Netanyahu’s claim that Israel is a protective wall for Western civilization appears increasingly dubious following Israel’s indiscriminately violent response to Hamas’ murderous rampage against Israeli civilians on October 7, 2023. The Hamas attacks marked the most significant massacre of Jews since the Holocaust, claiming 1400 lives and resulting in the abduction of 240 Israelis. Exactly what Hamas expected to occur following their brutal acts is not known. Whatever their aims, their terrorism – as it so often does – backfired against the Palestinian people Hamas claim to represent. Whereas in the past Israel has responded to hostage taking by negotiating a return, often exchanging several imprisoned Palestinians for each Israeli hostage, perhaps as a result of the sheer scale of the October 7 attacks Netanyahu did not make serious attempts to negotiate the return of hostages. Instead, his government attempted to utterly destroy Hamas. In the process, an unknown number of Israeli hostages have died, and it appears increasingly remote that the majority of hostages will be returned alive to Israel. In other words, Netanyahu’s Likud government chose to attempt to annihilate Hamas rather than seek to save Jewish lives, a controversial act which – as we write – is becoming increasingly unpopular in Israel and causing mass protests calling for Netanyahu to resign. 

However, domestic unrest is not Netanyahu’s only problem. Rather, Israel’s indiscriminate attacks on Palestinians, causing the deaths of over 30,000 people – perhaps two thirds of them civilians and thousands of children – and indeed remote nature of a complete Israeli victory, has led to Western nations withdrawing support for Israel’s war in Gaza. The Biden Administration’s increasing anger towards Netanyahu – which now includes Senate Majority leader Chuck Schumer calling for the Israeli Prime Minister to step down – is a particular problem for Israel, which relies heavily on American military and diplomatic support (The Wall Street Journal, 2024)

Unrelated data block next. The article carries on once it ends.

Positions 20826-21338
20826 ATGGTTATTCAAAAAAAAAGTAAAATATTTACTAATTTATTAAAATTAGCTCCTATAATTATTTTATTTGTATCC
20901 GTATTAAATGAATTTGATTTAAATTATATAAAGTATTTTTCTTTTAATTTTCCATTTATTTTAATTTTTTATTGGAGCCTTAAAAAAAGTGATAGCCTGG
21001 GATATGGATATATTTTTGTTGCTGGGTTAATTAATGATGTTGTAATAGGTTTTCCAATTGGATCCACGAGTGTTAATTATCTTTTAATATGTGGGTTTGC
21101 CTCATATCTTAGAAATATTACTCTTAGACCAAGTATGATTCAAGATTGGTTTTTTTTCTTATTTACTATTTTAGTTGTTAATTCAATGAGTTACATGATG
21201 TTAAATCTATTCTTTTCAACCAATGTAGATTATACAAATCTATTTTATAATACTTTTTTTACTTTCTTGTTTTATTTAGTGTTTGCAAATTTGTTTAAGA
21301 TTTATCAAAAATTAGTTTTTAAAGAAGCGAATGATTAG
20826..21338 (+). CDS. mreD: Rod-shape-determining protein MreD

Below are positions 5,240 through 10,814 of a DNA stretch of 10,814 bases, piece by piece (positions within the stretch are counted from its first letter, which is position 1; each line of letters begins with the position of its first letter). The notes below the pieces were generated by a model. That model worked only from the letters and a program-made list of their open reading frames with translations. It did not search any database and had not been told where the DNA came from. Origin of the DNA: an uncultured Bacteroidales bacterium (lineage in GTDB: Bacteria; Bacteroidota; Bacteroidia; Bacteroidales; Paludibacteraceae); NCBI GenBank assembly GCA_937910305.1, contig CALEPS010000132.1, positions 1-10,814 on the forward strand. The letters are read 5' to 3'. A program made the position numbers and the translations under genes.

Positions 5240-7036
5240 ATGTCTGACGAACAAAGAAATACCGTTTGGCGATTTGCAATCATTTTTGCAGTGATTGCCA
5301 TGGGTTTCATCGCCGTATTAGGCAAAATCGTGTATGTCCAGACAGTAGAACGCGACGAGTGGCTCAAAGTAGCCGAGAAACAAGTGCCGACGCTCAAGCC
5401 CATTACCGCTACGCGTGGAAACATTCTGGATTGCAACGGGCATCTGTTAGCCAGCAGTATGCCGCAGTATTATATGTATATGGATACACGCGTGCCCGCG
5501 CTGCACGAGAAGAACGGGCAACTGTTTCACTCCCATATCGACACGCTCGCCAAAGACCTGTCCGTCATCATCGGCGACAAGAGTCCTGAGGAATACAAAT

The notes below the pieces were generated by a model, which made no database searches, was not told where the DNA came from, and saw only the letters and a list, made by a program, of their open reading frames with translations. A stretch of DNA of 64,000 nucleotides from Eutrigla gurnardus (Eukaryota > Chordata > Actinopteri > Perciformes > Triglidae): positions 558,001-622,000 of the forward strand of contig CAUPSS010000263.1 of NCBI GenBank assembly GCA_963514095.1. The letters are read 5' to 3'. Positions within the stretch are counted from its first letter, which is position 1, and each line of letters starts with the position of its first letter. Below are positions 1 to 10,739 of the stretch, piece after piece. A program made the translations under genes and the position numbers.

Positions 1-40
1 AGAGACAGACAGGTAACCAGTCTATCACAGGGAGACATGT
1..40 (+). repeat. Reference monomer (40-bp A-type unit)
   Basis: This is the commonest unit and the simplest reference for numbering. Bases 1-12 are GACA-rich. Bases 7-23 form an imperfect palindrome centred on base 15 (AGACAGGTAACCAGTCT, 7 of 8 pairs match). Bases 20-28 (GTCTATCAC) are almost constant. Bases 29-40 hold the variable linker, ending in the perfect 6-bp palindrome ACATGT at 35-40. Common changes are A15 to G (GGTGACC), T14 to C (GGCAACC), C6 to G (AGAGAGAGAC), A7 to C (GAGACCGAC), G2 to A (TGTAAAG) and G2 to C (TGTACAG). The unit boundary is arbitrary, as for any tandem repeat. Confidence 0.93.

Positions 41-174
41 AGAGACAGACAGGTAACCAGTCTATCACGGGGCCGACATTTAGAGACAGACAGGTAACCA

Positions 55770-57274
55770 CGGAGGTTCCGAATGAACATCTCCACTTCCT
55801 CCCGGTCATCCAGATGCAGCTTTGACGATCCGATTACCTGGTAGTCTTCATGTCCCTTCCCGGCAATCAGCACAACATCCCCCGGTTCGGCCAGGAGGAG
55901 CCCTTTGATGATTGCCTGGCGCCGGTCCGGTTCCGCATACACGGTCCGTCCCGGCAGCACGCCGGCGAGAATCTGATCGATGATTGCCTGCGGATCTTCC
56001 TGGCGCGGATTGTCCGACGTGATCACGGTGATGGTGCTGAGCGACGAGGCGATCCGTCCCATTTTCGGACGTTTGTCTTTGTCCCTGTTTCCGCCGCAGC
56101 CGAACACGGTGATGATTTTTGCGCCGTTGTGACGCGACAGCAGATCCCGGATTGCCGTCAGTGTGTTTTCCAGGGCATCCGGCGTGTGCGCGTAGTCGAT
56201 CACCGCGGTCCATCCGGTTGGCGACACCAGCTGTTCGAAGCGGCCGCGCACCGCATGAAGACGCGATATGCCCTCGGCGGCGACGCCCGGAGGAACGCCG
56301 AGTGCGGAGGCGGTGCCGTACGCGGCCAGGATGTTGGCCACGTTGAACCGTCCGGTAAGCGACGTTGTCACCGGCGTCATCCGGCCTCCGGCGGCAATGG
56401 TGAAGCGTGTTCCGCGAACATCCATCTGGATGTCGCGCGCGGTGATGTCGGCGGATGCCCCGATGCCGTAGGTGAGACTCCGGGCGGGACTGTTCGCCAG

Following the Hamas attacks, Western nations largely supported Israel and its right to retaliate against its attacker. However, the length and brutal nature of Israel’s war has made it increasingly difficult for Western states to continue to support Israel, and not merely because Western publics are disturbed by the amount of killing of civilians and destruction of entire neighborhoods occurring. Indeed, demographic, generational and cultural change within many Western nations has led to a drop-in support for Israel and an increasing about of sympathy for the Palestinians. The re-election of George Galloway to British parliament on a pro-Muslim, anti-Zionist platform in a recent election demonstrates the increasing importance of Muslim votes in the West, votes a party that supports Israel’s war in Gaza is unlikely to receive (The Conversation, 2024). 

Equally, the unpopularity of Israel’s war in the Middle East and North Africa has caused a rift between Western nations and Muslim majority nations, leading Western politicians to begin considering whether supporting Israel’s war is in their respective nations’ national interests. The Biden Administration appears to have concluded that the war in Gaza ought to end, and that prolonging the war is not in America’s national interest. The loss of American support leaves Israel alienated and in a difficult position in the United Nations where – without an American veto – it is exposed to sanctions placed on it by other nations. Netanyahu, however, has vowed to continue the war, which he claims is “a war between barbarism and civilization” (Ministry of Foreign Affairs, 2023). This is the message Netanyahu has taken directly to European and American leaders, including telling French President Macron, whom he attempted to emotionally blackmail by claiming that “Hamas are the new Nazis” and that Hamas barbarism not only threatens the Jews, but it also threatens the Middle East, it threatens the region, it threatens Europe, it threatens the world. Hamas is the test case of civilization against barbarism” (Ministry of Foreign Affairs, 2023).